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Friday, August 16, 2013

Friday Open Thread

It's a map, map, map world.

You saw the map I put up yesterday about the most highly paid public employee in each state (mostly sports coaches of some sort).  More interesting maps have crossed my path and some you might share with your children.

ArtsEd Washington, a group that supports arts education in public schools,  has a map showing all the school districts in the state.  It does give you pause in terms of how many tiny districts there are and the state spending that entails.   They are also sending a survey on arts education to every school board candidate in the state. 

From Twister Sifter (funny), "40 maps that will help you make sense of the world."  Your kids might like some of these.

Also of interest to kids, the first school in Seattle opened on August 15, 1870.  From HistoryLink:

On August 15, 1870, Seattle’s first public schoolhouse opens. (Seattle's first school, opened in 1854, was a tuition-based or private school. The first public schooling commenced in 1862 when elementary and high school students were sent for instruction to the new Territorial University in downtown Seattle.) 

Seattle Public School District No 1 purchased four lots in the "northern portion of town" (on the east side of 3rd Avenue between Madison and Spring streets) for a public school. On the lots, which cost $2,000, contractors Russell & Shorey built a 30 x 48 foot two-story, two-room school house. 

(In "the more things stay the same", the school district ran over its building budget, didn't pay the contractor, got sued and almost lost the building.)

FYI, for fundraising, in case you didn't know Target has a "red" Target card (it's only for use at Target so it is not a true credit card and you get 5% off everything every time you use it).  They will donate 1% of your purchase price to a designated school of your choice.  (If you look at the checkout counter, there is always a sign up with local totals - I frequently see Hale, Eckstein and Sacajawea on the sign.)  It's a pretty easy way to give to your school if you shop at Target.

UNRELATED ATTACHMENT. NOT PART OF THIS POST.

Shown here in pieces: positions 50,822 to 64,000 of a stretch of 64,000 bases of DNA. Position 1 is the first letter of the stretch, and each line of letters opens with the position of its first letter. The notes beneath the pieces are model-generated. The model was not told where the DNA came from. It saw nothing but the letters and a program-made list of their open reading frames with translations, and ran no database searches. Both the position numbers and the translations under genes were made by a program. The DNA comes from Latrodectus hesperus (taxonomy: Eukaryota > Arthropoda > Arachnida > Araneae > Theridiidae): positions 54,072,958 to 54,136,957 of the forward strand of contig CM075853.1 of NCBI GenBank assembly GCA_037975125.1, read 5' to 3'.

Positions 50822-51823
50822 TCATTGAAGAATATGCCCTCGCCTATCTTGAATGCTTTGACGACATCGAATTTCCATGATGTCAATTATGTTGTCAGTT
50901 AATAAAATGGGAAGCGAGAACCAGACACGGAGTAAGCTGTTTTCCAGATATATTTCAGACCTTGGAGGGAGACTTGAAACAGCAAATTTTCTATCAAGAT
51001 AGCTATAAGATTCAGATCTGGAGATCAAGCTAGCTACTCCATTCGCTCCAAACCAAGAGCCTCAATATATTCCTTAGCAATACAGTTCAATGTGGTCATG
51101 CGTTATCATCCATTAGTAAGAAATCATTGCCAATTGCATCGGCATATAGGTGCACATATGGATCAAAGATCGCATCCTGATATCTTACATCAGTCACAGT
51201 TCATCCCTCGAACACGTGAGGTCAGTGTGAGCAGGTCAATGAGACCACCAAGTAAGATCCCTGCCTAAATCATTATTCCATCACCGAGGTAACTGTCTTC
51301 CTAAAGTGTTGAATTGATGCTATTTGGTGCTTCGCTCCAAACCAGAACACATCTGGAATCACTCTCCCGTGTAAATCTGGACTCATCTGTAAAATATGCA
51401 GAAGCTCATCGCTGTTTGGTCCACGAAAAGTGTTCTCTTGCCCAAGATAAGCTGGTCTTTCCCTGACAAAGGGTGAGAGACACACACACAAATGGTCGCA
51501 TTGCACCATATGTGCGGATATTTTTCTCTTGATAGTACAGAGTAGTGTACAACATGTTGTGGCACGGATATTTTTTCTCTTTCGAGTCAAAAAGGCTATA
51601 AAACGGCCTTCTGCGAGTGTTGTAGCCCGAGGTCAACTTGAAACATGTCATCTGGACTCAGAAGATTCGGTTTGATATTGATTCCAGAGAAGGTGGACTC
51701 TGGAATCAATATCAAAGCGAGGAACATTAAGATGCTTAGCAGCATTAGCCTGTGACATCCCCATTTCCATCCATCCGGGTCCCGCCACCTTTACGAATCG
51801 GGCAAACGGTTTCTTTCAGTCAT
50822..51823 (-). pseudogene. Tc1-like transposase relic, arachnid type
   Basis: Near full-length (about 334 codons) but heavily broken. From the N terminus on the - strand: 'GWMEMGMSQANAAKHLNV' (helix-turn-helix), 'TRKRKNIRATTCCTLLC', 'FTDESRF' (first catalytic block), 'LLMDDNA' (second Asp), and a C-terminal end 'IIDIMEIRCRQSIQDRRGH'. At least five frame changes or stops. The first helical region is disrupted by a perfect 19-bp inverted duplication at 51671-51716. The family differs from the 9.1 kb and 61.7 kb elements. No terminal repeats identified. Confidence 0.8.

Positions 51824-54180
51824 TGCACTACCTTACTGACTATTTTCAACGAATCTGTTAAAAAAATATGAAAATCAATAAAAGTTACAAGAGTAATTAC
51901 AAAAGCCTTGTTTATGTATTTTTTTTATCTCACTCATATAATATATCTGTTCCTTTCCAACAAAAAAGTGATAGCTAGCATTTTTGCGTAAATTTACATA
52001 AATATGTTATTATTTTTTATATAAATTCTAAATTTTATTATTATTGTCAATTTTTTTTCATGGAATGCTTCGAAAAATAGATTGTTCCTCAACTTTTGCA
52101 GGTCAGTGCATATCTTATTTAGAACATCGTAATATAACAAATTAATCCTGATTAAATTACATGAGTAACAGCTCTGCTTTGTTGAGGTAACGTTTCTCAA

(Yes, I know Target is somewhat anti-union and I can understand some not wanting to shop there.  But I also understand some do shop there and if you can extract money from them for your school, I'm for that.)

What's on your mind?

9 comments:

Anonymous said...

Office Depot also has a school donation program. They will donate 5% of your purchases to the school of your choice. Tell the check-out clerk the name of the school, and he/she will look up the code.

-North End Mom

Anonymous said...

The trick with RedCard Giving program is that the administration of the school have to enroll in it: enrolment can't be done by an eager parent or a PTA member. I've tried three times to enlist school staff help for this easy, no effort way to raise funds. Don't know why they're not interested: all the other private and public schools within two miles of me are enrolled.

--Confused and Dissatisfied

Melissa Westbrook said...

Confused, that is really too bad. Because the figures I see from this can be in the high hundreds or thousands of dollars. Maybe take a snapshot of the list at the checkout counter so they see what they might be losing.

Anonymous said...

It is really too bad. We keep seeing that school's children and their parents at our Target store: the school is within two miles of the store. And the RedCard account is super-easy to apply for: it's the first store card I applied for in 17 years.